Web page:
IRS has just issued a new guidance on the taxation of cryptocurrency. It is its second since 2014 and it is to be expected that other nations, including some which are part of the European Union, would follow closely any guidance the US may provide in the area of crypto taxation and may follow course.
This new guidance includes a Revenue Ruling stating that “hard forks” of cryptocurrency do not create taxable income if the holder does not receive new cryptocurrency as a result of the hard fork.
There has been not much IRS guidance on cryptocurrency since the last one on 2014, even though hard forks of Bitcoin occurred as far back as late 2014 (the Bitcoin XT event, followed by Bitcoin Cash and Bitcoin Gold in 2017).
A hard fork, as it relates to blockchain technology, is a radical change to a network’s protocol that makes previously invalid blocks and transactions valid, or vice-versa. It requires all nodes or users to upgrade to the latest version of the protocol software. Its taxation relevance resides in the fact that, when a hard fork occurs as a result of changes to a distributed ledger underlying a crypto, which trigger a split from the original distributed ledger, which in turn may result in the creation of new cryptocurrency on the new ledger.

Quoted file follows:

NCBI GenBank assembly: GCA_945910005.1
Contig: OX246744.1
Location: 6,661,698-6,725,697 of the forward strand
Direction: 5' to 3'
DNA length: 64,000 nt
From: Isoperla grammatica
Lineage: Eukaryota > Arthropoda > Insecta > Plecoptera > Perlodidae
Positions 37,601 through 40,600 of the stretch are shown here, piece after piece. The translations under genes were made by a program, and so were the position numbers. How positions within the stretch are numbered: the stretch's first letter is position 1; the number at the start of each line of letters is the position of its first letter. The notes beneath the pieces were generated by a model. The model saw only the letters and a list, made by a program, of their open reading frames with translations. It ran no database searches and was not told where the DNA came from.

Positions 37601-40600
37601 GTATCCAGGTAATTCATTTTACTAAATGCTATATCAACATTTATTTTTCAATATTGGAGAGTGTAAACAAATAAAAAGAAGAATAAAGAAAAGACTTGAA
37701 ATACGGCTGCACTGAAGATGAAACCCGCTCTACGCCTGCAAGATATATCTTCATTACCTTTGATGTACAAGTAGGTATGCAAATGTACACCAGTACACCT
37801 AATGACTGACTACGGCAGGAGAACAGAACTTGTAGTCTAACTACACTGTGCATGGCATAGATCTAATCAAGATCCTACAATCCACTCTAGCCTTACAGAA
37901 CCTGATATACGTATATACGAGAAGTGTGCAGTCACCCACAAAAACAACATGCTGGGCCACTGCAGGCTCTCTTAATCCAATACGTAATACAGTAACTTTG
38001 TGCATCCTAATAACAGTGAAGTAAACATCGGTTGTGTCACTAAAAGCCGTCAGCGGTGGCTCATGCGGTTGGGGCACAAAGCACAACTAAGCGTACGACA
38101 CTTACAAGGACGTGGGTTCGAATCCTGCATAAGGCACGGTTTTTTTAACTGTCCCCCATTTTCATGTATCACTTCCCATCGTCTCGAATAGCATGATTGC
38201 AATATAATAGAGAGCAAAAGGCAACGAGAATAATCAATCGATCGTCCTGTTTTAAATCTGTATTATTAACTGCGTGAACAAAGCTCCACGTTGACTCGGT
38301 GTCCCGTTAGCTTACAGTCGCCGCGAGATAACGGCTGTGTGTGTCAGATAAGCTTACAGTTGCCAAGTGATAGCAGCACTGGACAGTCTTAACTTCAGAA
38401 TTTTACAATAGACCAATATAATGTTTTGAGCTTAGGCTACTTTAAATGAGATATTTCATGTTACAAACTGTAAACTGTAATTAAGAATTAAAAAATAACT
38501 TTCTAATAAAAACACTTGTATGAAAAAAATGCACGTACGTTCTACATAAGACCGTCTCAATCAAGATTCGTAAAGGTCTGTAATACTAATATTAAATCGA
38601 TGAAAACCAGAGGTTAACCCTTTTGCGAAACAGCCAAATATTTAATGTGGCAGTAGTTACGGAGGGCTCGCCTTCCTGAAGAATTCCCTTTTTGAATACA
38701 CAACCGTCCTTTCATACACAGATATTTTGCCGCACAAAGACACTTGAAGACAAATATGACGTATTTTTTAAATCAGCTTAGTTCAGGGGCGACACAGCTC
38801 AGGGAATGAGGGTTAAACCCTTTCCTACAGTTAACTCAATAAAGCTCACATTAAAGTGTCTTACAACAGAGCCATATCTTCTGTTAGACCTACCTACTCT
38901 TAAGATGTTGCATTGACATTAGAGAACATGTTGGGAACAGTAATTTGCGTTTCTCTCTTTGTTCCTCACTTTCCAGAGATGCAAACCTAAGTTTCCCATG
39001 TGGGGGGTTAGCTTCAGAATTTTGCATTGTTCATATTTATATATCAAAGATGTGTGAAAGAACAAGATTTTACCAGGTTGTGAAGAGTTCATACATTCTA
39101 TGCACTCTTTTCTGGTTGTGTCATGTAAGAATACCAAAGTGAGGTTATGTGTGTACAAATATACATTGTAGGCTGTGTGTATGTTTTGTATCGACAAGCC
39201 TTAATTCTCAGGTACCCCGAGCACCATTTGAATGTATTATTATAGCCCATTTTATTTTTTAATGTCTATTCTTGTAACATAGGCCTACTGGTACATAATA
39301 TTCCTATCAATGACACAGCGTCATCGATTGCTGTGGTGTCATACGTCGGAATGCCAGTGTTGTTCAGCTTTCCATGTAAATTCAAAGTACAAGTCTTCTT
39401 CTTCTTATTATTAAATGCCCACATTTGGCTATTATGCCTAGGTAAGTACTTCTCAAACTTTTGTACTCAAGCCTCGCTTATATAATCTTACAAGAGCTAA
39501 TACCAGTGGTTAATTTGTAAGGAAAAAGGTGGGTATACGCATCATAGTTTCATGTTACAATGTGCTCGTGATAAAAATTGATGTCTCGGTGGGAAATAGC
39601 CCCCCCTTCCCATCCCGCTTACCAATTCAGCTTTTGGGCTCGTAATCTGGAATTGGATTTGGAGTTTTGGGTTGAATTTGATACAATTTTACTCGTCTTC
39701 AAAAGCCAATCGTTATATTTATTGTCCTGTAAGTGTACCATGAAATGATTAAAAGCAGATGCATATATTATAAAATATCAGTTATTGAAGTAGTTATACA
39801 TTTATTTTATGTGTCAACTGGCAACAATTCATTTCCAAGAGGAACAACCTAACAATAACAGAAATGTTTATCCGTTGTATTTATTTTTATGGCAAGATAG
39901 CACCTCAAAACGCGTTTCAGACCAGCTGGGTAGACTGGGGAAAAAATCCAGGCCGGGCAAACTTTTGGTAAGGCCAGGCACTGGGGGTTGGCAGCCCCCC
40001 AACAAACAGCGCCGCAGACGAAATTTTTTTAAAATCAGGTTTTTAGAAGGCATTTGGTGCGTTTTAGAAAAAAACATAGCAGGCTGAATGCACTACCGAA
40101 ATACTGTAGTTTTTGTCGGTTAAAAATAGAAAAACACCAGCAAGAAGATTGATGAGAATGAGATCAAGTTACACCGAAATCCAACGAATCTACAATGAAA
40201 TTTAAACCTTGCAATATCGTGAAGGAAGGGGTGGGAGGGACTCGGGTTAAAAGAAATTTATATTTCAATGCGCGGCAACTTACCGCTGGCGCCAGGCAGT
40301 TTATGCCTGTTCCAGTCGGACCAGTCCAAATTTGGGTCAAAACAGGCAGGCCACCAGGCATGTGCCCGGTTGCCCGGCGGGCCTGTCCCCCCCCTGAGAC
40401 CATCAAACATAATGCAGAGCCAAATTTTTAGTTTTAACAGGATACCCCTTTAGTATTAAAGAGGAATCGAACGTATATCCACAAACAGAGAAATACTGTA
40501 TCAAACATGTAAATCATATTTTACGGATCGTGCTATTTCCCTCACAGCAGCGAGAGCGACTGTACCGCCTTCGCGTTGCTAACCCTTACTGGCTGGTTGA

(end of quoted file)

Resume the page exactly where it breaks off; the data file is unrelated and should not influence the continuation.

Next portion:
Hard forks are sometimes followed by “airdrops”, i.e. distributions of cryptocurrency units to the distributed ledger addresses, in which a holder does receive new crypto for free. The Revenue Ruling states that an airdrop results in taxable income when the holder can exert dominion and control over the new cryptocurrency, and the holder’s taxation basis will be the fair market value of the new cryptocurrency.
Through this new Guidance the IRS also re-affirms its position that crypto is treated like property for tax purposes. It states that, as with other property held for investment, holding crypto for one year or less will trigger short term capital gains and losses and that crypto received in exchange for services are wages triggering withholding obligations.
Clarity on the IRS’s position on certain cryptocurrency reporting issues is much expected and most welcome, but it is hoped that the IRS and the Department of Justice will not apply the new Guidance documents retroactively.
[Sources: Lexology, Investopedia]